Likewise, using my books for a research project (google AI) sounds like something I’d be very happy to contribute to.

  5. It sounds like The Books Corpus is on legally shaky ground and the University of Toronto is possibly distributing books without the right to so do. That’s a separate issue from using a purchased book to train software. Is that Fair Use? interesting question. Is it using the text for research? Using it for commercial purpose? A form of republication if the AI retains text in memory?

    • Didn’t find much about ‘book corpus’ online, but it looks like it may be a collection of uploaded books provided by Wattpad? In which case, it’s probably perfectly within their terms and conditions.

    • Using books for input to machine learning, which is what upset her, is definitely fair use. Ten years of AG litigation against Google established that replacing a human with a machine does not make the act (quoting, reading, etc) suddenly illegal.

  6. Martin L. Shoemaker

    Would she be equally concerned if someone used the book in an adult literacy program without her permission? If someone read it to a lover?

    She released it into the world. She can control reproduction of it, but not other uses.

  7. Re: an article in March, Stanford uses “the Wattpad corpus” to teach its AI programs about the world. With permission from Wattpad no less.

    If it is up on the Internet for free download and reading, both people and machines are downloading it and reading it. That is the whole point of the Internet.

  8. First off, the Toronto Books Corpus appears to have been taken down.

    Second, it would appear that natural language training papers have been using all sorts of ad hoc corpora for years. For example, there’s a 2014 paper using a “Blog corpus” of 641, 288 blog posts.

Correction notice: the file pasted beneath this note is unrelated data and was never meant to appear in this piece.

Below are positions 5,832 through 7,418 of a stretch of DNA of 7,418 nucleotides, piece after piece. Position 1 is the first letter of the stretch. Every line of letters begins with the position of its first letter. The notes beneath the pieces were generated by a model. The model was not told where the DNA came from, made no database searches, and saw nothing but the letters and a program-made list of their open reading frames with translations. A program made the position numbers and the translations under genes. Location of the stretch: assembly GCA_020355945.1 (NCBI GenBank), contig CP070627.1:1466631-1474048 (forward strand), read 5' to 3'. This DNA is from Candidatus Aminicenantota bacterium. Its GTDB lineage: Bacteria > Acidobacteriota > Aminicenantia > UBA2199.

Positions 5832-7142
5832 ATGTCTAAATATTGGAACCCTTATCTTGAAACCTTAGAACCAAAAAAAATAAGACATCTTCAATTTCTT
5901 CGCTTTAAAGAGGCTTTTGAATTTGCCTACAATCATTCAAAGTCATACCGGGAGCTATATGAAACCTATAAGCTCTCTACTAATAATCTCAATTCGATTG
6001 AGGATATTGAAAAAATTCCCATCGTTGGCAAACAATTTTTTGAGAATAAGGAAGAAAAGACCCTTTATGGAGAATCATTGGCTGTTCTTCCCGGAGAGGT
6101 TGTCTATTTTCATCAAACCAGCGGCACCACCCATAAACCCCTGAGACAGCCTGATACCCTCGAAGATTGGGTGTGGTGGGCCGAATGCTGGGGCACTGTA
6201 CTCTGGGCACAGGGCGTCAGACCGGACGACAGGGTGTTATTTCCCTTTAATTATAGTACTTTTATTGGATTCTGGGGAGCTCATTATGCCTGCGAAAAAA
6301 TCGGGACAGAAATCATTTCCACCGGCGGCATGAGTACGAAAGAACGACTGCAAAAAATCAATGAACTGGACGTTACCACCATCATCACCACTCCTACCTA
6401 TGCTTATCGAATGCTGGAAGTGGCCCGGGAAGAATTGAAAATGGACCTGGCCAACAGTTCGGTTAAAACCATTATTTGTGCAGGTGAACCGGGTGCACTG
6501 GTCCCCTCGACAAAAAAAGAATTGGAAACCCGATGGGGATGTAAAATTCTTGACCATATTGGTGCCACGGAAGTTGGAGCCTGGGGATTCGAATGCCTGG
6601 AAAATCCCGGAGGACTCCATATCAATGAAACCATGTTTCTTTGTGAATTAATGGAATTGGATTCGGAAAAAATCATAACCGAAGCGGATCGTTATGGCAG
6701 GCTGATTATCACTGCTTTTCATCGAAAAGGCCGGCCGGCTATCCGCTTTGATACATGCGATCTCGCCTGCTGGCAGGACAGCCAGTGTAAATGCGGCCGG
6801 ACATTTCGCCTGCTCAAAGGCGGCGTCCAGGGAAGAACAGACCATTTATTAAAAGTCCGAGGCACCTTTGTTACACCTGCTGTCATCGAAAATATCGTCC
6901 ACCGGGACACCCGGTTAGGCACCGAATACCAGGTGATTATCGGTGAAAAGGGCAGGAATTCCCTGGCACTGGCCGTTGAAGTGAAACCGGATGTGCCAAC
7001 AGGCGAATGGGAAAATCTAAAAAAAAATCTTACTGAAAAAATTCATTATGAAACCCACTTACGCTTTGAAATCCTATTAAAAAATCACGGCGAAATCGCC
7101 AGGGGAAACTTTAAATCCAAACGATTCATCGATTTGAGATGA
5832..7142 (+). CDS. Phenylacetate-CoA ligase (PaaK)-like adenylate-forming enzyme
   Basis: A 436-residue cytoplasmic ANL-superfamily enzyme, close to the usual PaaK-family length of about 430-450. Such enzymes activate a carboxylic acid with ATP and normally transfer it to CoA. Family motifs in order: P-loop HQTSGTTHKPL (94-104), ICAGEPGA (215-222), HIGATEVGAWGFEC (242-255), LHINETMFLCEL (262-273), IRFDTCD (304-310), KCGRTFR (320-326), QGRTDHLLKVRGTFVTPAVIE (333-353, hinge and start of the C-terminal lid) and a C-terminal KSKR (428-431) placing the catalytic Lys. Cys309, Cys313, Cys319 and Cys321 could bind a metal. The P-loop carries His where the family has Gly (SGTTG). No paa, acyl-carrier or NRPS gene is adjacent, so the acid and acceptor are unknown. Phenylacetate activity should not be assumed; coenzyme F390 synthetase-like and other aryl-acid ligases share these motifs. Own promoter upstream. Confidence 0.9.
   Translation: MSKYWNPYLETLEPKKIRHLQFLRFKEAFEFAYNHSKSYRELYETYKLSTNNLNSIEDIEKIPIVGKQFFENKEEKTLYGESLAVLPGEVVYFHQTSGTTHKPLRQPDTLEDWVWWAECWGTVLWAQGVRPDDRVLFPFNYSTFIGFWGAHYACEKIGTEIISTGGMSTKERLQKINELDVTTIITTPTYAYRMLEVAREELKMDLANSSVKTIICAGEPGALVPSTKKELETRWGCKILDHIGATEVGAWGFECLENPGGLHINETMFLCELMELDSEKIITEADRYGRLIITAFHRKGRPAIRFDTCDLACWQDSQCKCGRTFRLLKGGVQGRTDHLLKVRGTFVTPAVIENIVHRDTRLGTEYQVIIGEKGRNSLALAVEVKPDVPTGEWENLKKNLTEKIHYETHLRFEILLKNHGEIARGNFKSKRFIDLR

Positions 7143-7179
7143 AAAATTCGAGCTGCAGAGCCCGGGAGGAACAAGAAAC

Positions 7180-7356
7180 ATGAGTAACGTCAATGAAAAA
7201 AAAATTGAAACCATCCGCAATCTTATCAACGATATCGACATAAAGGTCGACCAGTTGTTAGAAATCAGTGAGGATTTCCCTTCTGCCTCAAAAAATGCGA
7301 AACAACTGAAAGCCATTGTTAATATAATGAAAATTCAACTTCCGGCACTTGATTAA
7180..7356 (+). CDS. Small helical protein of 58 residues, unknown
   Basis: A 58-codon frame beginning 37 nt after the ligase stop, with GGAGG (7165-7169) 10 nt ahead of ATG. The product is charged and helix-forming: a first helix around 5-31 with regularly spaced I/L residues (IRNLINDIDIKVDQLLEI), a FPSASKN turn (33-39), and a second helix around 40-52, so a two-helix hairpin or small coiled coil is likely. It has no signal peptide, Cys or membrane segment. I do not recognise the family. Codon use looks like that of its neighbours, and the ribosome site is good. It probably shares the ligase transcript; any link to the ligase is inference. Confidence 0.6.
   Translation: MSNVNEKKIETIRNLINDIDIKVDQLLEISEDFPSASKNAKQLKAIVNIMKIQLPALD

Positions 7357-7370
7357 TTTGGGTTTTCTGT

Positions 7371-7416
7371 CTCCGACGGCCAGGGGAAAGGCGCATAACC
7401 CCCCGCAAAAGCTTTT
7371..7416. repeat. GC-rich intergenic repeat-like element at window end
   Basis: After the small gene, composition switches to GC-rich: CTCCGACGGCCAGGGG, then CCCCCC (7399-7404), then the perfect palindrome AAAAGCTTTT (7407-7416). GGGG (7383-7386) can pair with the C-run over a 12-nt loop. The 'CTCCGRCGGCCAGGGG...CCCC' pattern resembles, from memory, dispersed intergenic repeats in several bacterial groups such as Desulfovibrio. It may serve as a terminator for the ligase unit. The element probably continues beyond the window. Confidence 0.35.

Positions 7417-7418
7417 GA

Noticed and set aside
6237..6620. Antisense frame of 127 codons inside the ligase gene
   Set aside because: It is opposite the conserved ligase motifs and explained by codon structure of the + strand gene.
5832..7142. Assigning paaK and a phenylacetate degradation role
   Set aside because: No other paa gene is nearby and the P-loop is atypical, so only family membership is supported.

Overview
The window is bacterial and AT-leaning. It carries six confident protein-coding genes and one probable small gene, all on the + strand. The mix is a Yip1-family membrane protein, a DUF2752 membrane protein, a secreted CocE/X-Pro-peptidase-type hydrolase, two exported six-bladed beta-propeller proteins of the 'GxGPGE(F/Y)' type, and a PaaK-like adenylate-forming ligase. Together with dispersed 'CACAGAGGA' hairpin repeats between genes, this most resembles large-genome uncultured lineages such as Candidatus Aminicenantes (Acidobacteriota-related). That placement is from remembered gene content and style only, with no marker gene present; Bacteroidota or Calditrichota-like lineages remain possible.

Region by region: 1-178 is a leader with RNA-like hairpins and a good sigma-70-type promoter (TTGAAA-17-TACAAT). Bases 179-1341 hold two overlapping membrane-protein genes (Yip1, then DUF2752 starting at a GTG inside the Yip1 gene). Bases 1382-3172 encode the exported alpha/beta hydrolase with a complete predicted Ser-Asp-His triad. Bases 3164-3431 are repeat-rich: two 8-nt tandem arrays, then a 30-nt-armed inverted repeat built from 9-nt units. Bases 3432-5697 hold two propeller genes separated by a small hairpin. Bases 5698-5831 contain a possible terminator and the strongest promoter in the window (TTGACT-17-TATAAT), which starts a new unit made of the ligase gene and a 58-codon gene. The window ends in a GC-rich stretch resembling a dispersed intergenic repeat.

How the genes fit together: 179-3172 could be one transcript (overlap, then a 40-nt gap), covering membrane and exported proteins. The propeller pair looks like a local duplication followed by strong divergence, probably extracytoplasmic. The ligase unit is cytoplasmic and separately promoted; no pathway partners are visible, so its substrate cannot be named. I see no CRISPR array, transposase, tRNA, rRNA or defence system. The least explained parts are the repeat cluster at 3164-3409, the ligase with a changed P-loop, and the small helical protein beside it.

Third, many nations explicitly define scientific or technical experimental uses for texts as fair use, or as permitted under other grounds. (Other educational uses are sometimes included.)

    Fourth, the Google Books corpora are what people normally use; this study and the Stanford study are different because they attempt to use only recent texts and only books that are fiction.

  9. First off, the Toronto Books Corpus appears to have been taken down as of today. But the idea was to take freely available books and turn them into a very long database of “ordered sentences”, sentences connected to each other and making sense. The fact that every sentence was a natural language sentence produced by a human was what was valuable. Paragraphing and other formatting was apparently indicated in the dataset, but different researchers could use the sentence database in different ways.

    Second, it would appear that natural language training papers have been using all sorts of ad hoc corpora for years. For example, there’s a 2014 paper using a “Blog corpus” of 641,288 blog posts. If you use a corpus in a paper, you pretty much have to keep a copy of the data, from that moment you used it; and you have to make it downloadable or otherwise obtainable by others, so that they can check your work and see if it can be duplicated. Otherwise, it’s not scientific.

    Third, many nations explicitly define scientific or technical experimental uses for texts as fair use, or as permitted under other grounds. (Other educational uses are sometimes included.)

    Fourth, the Google Books corpora are what people normally use; this study and the Stanford study are different because they attempt to use only recent texts and only books that are fiction. But I guess everybody will go over to the Wattpad corpus now.

    • Oh, and most Creative Commons licenses include scientific papers as being a “non-commercial use,” even if the scientists work for Google, or if their data is eventually used by a company somewhere.